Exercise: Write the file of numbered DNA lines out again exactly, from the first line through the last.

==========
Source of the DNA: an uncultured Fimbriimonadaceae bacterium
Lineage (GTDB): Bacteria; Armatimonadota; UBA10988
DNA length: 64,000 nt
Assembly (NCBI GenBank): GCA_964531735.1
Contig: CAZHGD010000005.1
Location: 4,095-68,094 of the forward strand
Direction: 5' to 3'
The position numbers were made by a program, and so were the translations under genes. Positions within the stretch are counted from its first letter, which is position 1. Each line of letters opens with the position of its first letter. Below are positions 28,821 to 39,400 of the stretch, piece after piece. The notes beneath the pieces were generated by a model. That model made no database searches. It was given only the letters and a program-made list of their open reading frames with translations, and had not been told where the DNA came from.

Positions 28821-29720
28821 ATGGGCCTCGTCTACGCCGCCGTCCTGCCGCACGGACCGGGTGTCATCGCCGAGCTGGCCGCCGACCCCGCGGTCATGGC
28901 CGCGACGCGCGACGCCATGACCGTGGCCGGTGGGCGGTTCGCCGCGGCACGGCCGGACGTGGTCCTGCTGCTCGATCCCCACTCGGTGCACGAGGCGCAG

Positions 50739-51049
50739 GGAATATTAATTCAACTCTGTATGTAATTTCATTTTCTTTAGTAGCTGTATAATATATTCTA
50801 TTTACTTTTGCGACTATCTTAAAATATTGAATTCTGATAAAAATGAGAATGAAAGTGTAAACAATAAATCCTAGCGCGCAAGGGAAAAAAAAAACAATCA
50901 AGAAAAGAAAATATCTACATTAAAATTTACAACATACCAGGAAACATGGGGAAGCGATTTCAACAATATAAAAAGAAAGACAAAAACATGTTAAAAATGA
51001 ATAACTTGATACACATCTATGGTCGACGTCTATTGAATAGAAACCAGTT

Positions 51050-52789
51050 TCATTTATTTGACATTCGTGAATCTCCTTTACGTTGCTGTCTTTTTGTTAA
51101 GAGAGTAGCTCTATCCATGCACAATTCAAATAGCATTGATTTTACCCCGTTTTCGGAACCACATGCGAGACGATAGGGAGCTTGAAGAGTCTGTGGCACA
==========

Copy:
Source of the DNA: an uncultured Fimbriimonadaceae bacterium
Lineage (GTDB): Bacteria; Armatimonadota; UBA10988
DNA length: 64,000 nt
Assembly (NCBI GenBank): GCA_964531735.1
Contig: CAZHGD010000005.1
Location: 4,095-68,094 of the forward strand
Direction: 5' to 3'
The position numbers were made by a program, and so were the translations under genes. Positions within the stretch are counted from its first letter, which is position 1. Each line of letters opens with the position of its first letter. Below are positions 28,821 to 39,400 of the stretch, piece after piece. The notes beneath the pieces were generated by a model. That model made no database searches. It was given only the letters and a program-made list of their open reading frames with translations, and had not been told where the DNA came from.

Positions 28821-29720
28821 ATGGGCCTCGTCTACGCCGCCGTCCTGCCGCACGGACCGGGTGTCATCGCCGAGCTGGCCGCCGACCCCGCGGTCATGGC
28901 CGCGACGCGCGACGCCATGACCGTGGCCGGTGGGCGGTTCGCCGCGGCACGGCCGGACGTGGTCCTGCTGCTCGATCCCCACTCGGTGCACGAGGCGCAG

Positions 50739-51049
50739 GGAATATTAATTCAACTCTGTATGTAATTTCATTTTCTTTAGTAGCTGTATAATATATTCTA
50801 TTTACTTTTGCGACTATCTTAAAATATTGAATTCTGATAAAAATGAGAATGAAAGTGTAAACAATAAATCCTAGCGCGCAAGGGAAAAAAAAAACAATCA
50901 AGAAAAGAAAATATCTACATTAAAATTTACAACATACCAGGAAACATGGGGAAGCGATTTCAACAATATAAAAAGAAAGACAAAAACATGTTAAAAATGA
51001 ATAACTTGATACACATCTATGGTCGACGTCTATTGAATAGAAACCAGTT

Positions 51050-52789
51050 TCATTTATTTGACATTCGTGAATCTCCTTTACGTTGCTGTCTTTTTGTTAA
51101 GAGAGTAGCTCTATCCATGCACAATTCAAATAGCATTGATTTTACCCCGTTTTCGGAACCACATGCGAGACGATAGGGAGCTTGAAGAGTCTGTGGCACA